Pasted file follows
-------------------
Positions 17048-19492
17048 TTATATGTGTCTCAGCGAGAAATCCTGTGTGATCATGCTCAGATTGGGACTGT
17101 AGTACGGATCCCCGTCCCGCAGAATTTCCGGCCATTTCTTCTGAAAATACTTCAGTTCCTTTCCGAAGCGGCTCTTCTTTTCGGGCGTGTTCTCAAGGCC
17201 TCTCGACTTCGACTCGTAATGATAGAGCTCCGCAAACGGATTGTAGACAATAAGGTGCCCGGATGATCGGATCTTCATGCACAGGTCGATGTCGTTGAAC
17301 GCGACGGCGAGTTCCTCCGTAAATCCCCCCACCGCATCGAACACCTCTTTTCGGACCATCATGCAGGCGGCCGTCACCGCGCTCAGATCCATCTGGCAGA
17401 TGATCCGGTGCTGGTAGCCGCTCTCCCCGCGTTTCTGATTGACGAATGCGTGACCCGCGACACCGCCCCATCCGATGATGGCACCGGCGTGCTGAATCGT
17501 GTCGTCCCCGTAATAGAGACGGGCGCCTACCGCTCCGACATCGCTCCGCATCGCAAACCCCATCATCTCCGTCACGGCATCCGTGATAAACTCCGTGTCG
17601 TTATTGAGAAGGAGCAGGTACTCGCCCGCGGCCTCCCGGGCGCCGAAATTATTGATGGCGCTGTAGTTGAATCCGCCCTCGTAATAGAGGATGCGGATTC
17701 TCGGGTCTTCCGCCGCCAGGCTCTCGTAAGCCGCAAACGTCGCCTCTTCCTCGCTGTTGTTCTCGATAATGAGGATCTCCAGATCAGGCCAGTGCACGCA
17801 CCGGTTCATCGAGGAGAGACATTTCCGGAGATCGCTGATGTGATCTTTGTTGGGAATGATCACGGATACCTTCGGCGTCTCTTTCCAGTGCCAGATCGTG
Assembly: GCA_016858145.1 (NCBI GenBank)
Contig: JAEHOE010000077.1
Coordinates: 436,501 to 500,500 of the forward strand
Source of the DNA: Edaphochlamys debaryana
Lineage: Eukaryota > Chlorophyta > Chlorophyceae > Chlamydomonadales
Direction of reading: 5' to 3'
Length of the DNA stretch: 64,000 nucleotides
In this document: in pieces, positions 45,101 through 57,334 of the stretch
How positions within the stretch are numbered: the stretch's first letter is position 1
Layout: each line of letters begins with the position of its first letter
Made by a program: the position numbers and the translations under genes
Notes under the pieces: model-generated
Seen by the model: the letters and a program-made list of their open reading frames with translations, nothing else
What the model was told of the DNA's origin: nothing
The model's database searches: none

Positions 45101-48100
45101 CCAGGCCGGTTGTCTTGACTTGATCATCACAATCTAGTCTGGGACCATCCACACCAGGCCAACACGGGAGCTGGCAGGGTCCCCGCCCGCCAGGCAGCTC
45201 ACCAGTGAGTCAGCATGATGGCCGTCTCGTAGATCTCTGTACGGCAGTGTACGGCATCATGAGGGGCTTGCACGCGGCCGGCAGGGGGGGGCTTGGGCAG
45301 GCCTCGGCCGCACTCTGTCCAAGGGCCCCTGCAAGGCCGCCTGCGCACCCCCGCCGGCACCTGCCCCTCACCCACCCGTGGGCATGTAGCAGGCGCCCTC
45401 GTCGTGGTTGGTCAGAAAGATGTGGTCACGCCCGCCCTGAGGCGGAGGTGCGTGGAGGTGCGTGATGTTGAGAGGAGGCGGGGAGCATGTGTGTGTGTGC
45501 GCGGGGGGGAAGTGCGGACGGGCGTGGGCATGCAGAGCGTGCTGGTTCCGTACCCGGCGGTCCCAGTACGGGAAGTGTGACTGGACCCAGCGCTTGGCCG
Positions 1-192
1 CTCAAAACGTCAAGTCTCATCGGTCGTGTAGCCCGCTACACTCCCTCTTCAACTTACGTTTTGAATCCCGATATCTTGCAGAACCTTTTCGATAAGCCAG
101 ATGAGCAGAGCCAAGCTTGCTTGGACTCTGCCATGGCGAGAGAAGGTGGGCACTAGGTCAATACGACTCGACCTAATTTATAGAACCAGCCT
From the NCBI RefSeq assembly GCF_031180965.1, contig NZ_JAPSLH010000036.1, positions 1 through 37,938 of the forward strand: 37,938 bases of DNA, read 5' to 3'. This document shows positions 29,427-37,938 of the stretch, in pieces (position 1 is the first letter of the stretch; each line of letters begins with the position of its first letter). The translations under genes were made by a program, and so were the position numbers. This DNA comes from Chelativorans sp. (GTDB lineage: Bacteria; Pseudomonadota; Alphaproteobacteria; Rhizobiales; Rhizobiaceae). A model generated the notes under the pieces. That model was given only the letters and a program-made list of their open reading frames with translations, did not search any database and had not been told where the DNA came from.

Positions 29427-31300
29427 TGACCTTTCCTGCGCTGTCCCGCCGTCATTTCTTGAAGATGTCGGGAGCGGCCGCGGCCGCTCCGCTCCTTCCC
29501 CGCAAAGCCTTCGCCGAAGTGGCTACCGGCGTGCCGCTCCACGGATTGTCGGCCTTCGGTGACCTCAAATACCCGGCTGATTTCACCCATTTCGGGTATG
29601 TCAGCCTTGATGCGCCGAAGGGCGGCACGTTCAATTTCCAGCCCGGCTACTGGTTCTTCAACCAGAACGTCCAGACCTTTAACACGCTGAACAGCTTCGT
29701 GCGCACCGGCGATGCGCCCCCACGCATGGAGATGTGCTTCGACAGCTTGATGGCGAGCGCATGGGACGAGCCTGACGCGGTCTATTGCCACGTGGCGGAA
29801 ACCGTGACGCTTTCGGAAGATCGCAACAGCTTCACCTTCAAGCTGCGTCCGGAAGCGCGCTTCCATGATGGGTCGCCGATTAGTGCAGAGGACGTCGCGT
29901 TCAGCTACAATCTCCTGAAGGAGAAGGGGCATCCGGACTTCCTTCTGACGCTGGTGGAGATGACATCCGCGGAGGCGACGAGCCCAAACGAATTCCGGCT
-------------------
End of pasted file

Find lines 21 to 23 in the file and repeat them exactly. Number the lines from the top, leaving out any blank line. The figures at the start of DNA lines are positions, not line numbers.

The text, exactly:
Made by a program: the position numbers and the translations under genes
Notes under the pieces: model-generated
Seen by the model: the letters and a program-made list of their open reading frames with translations, nothing else